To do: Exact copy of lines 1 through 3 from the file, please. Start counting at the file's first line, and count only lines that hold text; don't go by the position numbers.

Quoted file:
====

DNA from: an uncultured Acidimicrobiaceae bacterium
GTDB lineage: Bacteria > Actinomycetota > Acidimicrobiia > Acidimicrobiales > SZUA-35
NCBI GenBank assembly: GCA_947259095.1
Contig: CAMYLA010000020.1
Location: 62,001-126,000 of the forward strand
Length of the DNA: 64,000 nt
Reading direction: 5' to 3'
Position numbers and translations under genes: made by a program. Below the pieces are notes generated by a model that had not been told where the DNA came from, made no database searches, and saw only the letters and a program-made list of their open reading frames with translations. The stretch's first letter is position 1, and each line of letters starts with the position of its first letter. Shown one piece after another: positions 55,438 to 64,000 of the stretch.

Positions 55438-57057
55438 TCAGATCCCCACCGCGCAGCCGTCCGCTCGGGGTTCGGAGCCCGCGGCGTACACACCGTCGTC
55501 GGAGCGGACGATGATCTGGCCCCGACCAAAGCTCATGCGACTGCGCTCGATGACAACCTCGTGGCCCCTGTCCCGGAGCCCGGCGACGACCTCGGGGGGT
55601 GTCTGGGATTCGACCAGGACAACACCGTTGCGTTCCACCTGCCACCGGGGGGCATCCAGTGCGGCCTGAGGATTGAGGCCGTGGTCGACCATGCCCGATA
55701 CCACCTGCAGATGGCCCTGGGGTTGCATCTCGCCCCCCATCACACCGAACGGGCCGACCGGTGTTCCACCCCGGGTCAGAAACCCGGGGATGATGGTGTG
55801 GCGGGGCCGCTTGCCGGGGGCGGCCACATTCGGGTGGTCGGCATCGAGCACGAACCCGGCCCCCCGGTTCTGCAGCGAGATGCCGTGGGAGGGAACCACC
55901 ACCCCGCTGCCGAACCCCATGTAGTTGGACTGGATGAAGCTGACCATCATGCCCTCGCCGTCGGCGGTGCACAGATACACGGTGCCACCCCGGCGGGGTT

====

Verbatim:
DNA from: an uncultured Acidimicrobiaceae bacterium
GTDB lineage: Bacteria > Actinomycetota > Acidimicrobiia > Acidimicrobiales > SZUA-35
NCBI GenBank assembly: GCA_947259095.1